One or more of the tubular frame members may be further reinforced for carrying stress loads by filling the hollow tube interior with a substantially rigid core of a foamed synthetic resin such as an expandable styrofoam or polyurethane foam, the latter being preferred because of its resistance to heat and to degradation by petroleum type chemicals. Such internal reinforcement is provided by placing within the hollow interior of the tubular member or members a liquid resin composition containing a foaming agent. This resin composition is expanded and cured in place so as to substantially fill the hollow interior of the tubular member or members and any common hollow junctions therebetween with a substantially rigid foam core.
The advantage of a substantially rigid core of foamed synthetic resin within a tubular member is that the wall thickness of the tubular member may be reduced by as much as about one-sixth to about one-tenth. For example, a tubular member of resin impregnated fiber with a wall thickness of about 80 mils has about the same strength as a tubular member of the same material with a wall thickness of about 70 mils and filled with a substantially rigid core of synthetic resin foam.
Each of the tubular members of the frame preferably have an aerodynamic cross-sectional shape, which may be circular but more preferably is non-circular. This aerodynamic cross-sectional shape preferably extends along a major portion of the length of the elongated tubular members, more preferably over substantially the entire length thereof. The preferred aerodynamic shapes are substantially symmetrical relative to an imaginary plane in which both the front and rear wheels rotate, preferably the plane passing through substantially the center of the geometric cross-sectional shape of the tire carried by the wheel assembly.
In the preferred aerodynamic shapes for the tubular top member, the tubular down member, and the tubular seat stay members, the outer surfaces of these members are preferably substantially parallel. On the other hand, the rear surface of the tubular seat column member preferably follows both the circumference and the cross-sectional outline of the rear tire carried by the rear wheel assembly as previously explained with reference to the rear wall of this member. The leading edge of the tubular seat column member is preferably straight. The outer surfaces of the tubular chain stay members preferably taper rearwardly with reference to both the "x" and "y" axes of a plane transverse to the longitudinal axes of these members. The cross-sectional shapes of the walls of each of these members are shown in the accompanying drawings.
The front and rear triangles together form a bicycle frame which joins a tube for supporting the front fork, a tube for supporting the pedal crank axle, a tube for supporting the seat post and a pair of dropouts for supporting the hubs of the rear wheel assembly. These triangles may be visually open from the side. However, these triangles also may be covered with an aerodynamic skin which may appear similar to the skin of a monocoque bicycle frame. However, such a skin over the frame of the present invention does not carry the stress loading of a monocoque skin.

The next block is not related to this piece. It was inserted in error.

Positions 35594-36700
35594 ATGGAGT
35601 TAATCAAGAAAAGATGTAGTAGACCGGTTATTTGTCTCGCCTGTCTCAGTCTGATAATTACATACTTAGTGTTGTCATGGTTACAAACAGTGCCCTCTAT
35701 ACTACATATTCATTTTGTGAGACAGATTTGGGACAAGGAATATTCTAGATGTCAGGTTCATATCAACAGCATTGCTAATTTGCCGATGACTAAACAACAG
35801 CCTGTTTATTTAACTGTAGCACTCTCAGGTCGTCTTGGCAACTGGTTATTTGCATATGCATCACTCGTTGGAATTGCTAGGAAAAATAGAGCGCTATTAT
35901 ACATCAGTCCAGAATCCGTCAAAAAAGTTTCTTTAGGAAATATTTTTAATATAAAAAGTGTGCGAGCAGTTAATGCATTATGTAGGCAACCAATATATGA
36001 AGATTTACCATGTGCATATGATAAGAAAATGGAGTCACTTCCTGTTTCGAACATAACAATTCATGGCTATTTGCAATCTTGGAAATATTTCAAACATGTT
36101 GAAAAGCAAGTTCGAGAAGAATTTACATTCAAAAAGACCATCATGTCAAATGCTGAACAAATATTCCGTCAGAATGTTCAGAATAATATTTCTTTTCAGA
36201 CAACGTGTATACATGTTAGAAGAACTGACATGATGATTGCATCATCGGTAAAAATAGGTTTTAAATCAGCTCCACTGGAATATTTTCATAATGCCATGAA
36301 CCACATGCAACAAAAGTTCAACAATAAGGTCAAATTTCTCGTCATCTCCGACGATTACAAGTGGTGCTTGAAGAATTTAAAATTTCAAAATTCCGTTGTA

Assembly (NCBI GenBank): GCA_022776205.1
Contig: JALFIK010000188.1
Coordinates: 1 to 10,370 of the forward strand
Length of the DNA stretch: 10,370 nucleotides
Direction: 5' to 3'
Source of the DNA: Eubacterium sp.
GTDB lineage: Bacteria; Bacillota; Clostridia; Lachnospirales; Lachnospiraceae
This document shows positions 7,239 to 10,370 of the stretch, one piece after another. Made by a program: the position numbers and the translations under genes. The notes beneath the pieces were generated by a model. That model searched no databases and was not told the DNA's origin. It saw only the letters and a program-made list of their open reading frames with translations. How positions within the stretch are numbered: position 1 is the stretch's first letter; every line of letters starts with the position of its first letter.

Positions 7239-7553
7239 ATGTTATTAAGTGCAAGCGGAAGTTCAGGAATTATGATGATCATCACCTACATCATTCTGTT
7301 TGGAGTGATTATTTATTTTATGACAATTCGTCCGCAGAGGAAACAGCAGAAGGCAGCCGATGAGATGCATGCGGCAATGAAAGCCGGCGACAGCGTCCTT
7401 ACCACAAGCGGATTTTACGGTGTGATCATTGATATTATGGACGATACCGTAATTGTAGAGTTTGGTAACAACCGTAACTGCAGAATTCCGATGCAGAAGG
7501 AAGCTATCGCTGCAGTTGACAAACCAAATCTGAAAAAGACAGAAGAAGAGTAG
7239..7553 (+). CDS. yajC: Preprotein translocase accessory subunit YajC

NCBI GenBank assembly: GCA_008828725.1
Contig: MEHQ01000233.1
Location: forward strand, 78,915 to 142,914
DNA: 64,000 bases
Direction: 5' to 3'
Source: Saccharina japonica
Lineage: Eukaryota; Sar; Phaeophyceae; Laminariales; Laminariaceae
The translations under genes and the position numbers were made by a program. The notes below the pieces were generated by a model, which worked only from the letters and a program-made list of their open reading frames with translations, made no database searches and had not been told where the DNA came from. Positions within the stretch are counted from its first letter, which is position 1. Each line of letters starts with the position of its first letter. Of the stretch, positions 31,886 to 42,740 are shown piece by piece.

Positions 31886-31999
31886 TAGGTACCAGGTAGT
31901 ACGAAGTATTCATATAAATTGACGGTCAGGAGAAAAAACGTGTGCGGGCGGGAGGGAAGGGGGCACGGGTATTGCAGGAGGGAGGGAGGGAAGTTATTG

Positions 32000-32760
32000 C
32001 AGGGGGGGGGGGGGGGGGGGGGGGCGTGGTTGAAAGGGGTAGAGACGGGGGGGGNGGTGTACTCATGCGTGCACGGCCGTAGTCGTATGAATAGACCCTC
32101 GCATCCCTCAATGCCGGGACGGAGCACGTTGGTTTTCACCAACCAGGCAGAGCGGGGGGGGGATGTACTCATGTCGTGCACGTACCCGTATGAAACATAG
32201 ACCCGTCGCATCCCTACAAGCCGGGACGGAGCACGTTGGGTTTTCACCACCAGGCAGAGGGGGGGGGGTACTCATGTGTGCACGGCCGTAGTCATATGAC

The present invention provides a bicycle frame having unusually low weight while providing unexpectedly high levels of rigidity and durability. The preferred one piece design further provides unusually low aerodynamic drag of a level achievable in the past only with bicycle frames of the monocoque type. The preferred one-piece tubular structure also eliminates problems of joint failures and excessive stresses which have arisen in the past when bicycle frames have utilized tubular members and other frame components of dissimilar materials.
The rigidity and durability of the bicycle frame of the invention is believed to be enhanced particularly by having the forward ends of the chain stays and the forward ends of the seat stays formed integrally with the tubular seat column member, and the rear ends of the chain stays formed integrally with the rear ends of the seat stays to provide common junctions with recesses for receiving and supporting the slotted rear dropouts.
The invention may be further understood with reference to the accompanying drawings in which:
FIG. 1 is an elevational side view of a bicycle frame according to the invention;
FIG. 2 is a sectional view of the hollow junction for supporting the seat support tube;
FIG. 3 is a rear perspective view of the bicycle frame;
FIG. 4 is a sectional view of the bicycle frame taken along line 4--4 of FIG. 1;
FIG. 5 is a sectional view of the down frame member taken along line 5--5 of FIG. 1;
FIG. 6 is a sectional view of the top frame member taken along line 6--6 of FIG. 1;
FIG. 7 is a sectional view of the seat column member taken along line 7--7 of FIG. 1;
FIG. 8 is a sectional view taken along line 8--8 of FIG. 1 showing the junction between the tubular top member and the tubular down member;
FIG. 9 is a sectional view taken along 9--9 of FIG. 1 showing the junction for supporting the pedal axle support tube;
FIG. 10 is a sectional view taken along line 10--10 of FIG. 1 showing one of the chain stay members;
FIG. 11 is a fragmentary sectional view taken along line 11--11 of FIG. 1 showing a portion of the junction supporting the steering support tube; and
FIG. 12 is a sectional view of one of the seat stay members taken along line 12--12 of FIG. 1.
A bicycle frame constructed in accordance with the present invention is illustrated in FIGS. 1-12. With reference to FIG. 1, the basic components of the frame include a tubular top member 17 extending between and connecting a steering support tube 26 and a seat support tube 27, a tubular down member extending between and connecting steering support tube 26 and a pedal support tube 25, a tubular seat column member 20 extending between and connecting pedal support tube 25 and seat support tube 27, a pair of chain support stays 19--19 extending between and connecting pedal support tube 25 and a pair of corresponding rear dropouts 24--24, and a pair of tubular seat stay members 21--21 extending between and connecting seat tube 27 and the pair of corresponding rear dropouts 24--24.